In spite of internal discord, marked by frequent general strikes and protests, UNHCR and its partners have continued to implement what is now the largest third-country resettlement programme in the world. Some 110,000 refugees originating from Bhutan had lived in seven refugees camps in eastern Nepal for close to twenty years. They were formally registered by the Government in a census conducted in 2005 and provided Refugee Identity Cards in 2007. UNHCR and its partners initiated a large-scale resettlement programme in 2007. Since then, over 40,000 refugees have departed and the cases of another 56,000 refugees are being processed for resettlement (UNHCR 2010d).
In Kathmandu, UNHCR conducts registration and refugee status determination as well as searches for solutions under its mandate for a small number of urban asylum seekers and refugees in need of protection. Similar to other South Asian States, there is no domestic legal framework in Nepal to prevent the use of detention as a penalty for refugees and asylum-seekers entering the country without authorization or remaining in the country without a visa. There have been a few instances in which urban refugees and asylum-seekers were detained or prosecuted on immigration charges in the past few years. Obtaining the release of these individuals from detention through UNHCR interventions has, however, proved to be successful (UNHCR 2010d).
Bangladesh is host to refugees from an ethnic, linguistic and religious minority in Rakhine, a state in northern Myanmar, another protracted refugee situation. Some 29,000 registered refugees reside in two camps in the south-eastern district of Cox’s Bazaar. They were issued UNHCR refugee cards in 2008 and notably, for many of them, this was the first identity document they ever held. The registered refugees represent the residual population of the 250,000 refugees who arrived in 1991, most of whom subsequently repatriated. In addition, it is estimated that another 200,000 unregistered persons of concern from Myanmar live in Bangladesh without any legal status, in the greater area of Cox’s Bazar as well as in the villages outside the camps. Though positive government policies have ensured some improvements in the situation of registered refugees over the past few years, their quality of life remains very poor. Moreover, a 3 per cent annual increase in the poverty rate as well as high illiteracy and unemployment rates in the district, are contributing to increased hostility towards the refugees, affecting the unregistered population in particular. This has resulted in large settlement outside one of the official refugee camps, where the unregistered population faces serious protection problems, high rates of malnutrition and poor sanitary conditions. In addition, the unregistered people in refugee-like situations as well as registered refugees who leave the camp seeking employment outside without a permit are particularly vulnerable to arrests and detention. Markedly poor detention conditions, limited access by UNHCR and the non-segregation of those detained for immigration offences from common criminals are also noted (UNHCR 2011b).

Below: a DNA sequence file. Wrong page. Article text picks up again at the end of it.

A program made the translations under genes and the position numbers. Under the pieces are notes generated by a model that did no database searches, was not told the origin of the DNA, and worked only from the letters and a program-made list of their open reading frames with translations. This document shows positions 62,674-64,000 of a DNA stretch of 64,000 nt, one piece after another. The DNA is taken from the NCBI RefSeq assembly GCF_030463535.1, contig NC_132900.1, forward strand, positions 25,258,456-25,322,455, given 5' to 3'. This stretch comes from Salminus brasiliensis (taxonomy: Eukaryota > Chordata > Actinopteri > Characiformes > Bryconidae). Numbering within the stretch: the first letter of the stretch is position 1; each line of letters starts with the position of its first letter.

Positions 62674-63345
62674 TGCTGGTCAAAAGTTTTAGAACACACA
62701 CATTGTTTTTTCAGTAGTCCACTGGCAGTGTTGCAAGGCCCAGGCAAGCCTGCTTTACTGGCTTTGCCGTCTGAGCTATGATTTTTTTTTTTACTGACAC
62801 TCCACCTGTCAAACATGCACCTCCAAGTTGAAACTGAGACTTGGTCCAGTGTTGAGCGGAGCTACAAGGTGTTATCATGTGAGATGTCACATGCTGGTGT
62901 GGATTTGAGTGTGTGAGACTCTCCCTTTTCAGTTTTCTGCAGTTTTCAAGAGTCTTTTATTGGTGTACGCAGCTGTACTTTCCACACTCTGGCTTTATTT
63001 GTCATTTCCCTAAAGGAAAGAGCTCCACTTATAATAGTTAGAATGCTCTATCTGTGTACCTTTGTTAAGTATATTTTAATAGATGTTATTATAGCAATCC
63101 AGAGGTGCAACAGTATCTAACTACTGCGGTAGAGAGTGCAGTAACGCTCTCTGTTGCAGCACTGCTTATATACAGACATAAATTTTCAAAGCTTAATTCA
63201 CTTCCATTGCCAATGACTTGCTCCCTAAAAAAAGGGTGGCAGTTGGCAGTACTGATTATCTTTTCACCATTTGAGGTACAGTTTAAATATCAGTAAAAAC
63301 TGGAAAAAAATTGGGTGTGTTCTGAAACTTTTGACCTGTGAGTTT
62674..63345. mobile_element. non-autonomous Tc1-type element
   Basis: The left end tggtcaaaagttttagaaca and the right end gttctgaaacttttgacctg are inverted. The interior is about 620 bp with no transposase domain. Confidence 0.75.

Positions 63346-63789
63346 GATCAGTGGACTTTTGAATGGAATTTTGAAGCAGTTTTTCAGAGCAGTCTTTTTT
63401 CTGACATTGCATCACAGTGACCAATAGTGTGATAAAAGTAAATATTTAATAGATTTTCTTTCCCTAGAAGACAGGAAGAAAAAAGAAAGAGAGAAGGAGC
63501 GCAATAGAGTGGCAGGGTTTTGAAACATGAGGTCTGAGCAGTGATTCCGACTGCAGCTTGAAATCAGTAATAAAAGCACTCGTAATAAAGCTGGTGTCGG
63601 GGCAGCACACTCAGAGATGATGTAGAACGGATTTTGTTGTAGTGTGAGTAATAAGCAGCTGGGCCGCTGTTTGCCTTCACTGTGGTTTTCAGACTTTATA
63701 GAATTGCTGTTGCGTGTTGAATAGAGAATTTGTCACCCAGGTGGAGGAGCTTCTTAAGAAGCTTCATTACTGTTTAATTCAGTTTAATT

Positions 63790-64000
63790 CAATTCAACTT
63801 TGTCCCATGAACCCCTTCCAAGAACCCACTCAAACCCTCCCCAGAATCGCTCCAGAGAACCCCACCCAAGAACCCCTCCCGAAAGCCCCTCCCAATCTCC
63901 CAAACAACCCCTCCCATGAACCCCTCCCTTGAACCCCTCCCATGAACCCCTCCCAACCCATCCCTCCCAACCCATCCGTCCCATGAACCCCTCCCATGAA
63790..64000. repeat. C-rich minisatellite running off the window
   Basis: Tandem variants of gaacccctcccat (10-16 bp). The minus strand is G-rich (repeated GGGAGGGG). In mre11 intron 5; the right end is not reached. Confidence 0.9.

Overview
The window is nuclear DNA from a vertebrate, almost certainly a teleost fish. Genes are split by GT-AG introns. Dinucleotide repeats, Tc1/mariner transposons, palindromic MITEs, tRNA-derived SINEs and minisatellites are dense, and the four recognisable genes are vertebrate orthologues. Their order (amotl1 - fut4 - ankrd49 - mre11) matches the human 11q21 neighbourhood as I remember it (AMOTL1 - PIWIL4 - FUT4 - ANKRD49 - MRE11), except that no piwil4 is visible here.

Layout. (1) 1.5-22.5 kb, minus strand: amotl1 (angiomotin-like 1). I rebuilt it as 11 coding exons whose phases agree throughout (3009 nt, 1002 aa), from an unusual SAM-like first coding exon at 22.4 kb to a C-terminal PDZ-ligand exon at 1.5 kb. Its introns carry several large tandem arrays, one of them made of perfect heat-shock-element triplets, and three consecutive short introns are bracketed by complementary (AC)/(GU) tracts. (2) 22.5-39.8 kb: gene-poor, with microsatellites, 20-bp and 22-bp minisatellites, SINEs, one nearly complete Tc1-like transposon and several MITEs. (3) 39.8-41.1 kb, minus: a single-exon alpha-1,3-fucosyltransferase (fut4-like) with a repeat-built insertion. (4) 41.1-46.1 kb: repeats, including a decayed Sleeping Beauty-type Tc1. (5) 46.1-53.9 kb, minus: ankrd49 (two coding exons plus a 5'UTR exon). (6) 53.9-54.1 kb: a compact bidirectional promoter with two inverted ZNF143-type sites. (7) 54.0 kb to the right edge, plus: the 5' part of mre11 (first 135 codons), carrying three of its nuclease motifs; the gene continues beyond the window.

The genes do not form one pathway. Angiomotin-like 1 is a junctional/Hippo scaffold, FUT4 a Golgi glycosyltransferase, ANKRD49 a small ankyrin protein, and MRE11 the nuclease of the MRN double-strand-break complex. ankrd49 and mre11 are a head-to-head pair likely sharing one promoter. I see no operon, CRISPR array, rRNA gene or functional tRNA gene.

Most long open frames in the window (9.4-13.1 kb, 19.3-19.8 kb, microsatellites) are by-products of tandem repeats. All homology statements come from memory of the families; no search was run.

The 2008 government-led citizenship campaign resolved the nationality issue of hundreds of thousands of persons belonging to the Urdu-speaking minority. Despite this accomplishment, the group remains a linguistic minority in need of better housing, employment opportunities and access to basic services. UNHCR is working with the Government and development agencies to ensure the inclusion of the Biharis in their programming, especially in the area of urban poverty reduction.
By virtue of its position on the crossroads between Europe, the Middle East, Asia and Africa, millions of people travel to or through Turkey for economic reasons, or to flee persecution in their home countries. Quite often, they transit through or reside in Turkey illegally. Turkey maintains a geographic reservation to the 1951 Refugee Convention. However, in accordance with the country’s status as a candidate for membership of the European Union (EU), the Government has committed itself to harmonizing its legislation with that of the EU on asylum and related areas, such as migration, border management and administrative and judicial reform. This commitment is the foundation for discussions concerning the potential lifting of the geographical limitation. For the time being, however, UNHCR continues to assess the claims of non-European asylum-seekers. For these individuals, UNHCR conducts registration and refugee status determination under its mandate, and pursues durable solutions, primarily resettlement, for those found to be in need of international protection.
3 Muslim residents of northern Rakhine State in Myanmar are commonly referred to as ‘Rohingya’.
4 ‘Refugees’ are persons recognized as refugees under the 1951 UN Convention/1967 Protocol, the 1969 OAU Convention, in accordance with the UNHCR Statue, persons granted a complementary form of protection and those granted temporary protection. ”People in refugee-like situations” is descriptive in nature and includes groups of persons who are outside their country or territory of origin and who face protection risks similar to those of refugees, but for whom refugee status has, for practical or other reasons, not been ascertained. In Bangladesh, there were 29,253 refugees and 200,000 people in refugee-like situations in 2010. ”Stateless persons” refers to persons who are not considered nationals by any State under the operation of its law.
5 This term was acquired in connection with the British having brought this population to Sri Lanka during the colonial period to serve as labourers on tea plantations, also known as estates. (UNHCR 2007).
6 While this population has commonly been referred to as the “Biharis,” it is preferable and more accurate to describe them as an Urdu-speaking minority within Bangladesh. The term “Bihari” has sometimes been used pejoratively, as certain segments of this population did not actually originate from Bihar, but rather from the states of West Bengal, Uttar Pradesh, Madhya Pradesh, and Rajasthan.
7 This section only covers countries in the subregion in which UNHCR has access to information pertaining to detention.
8 Bhutan and the Maldives are not included in this section as UNHCR reports no statistics available for refugees, asylum-seekers and stateless people in either of these countries, and UNHCR has no operations there.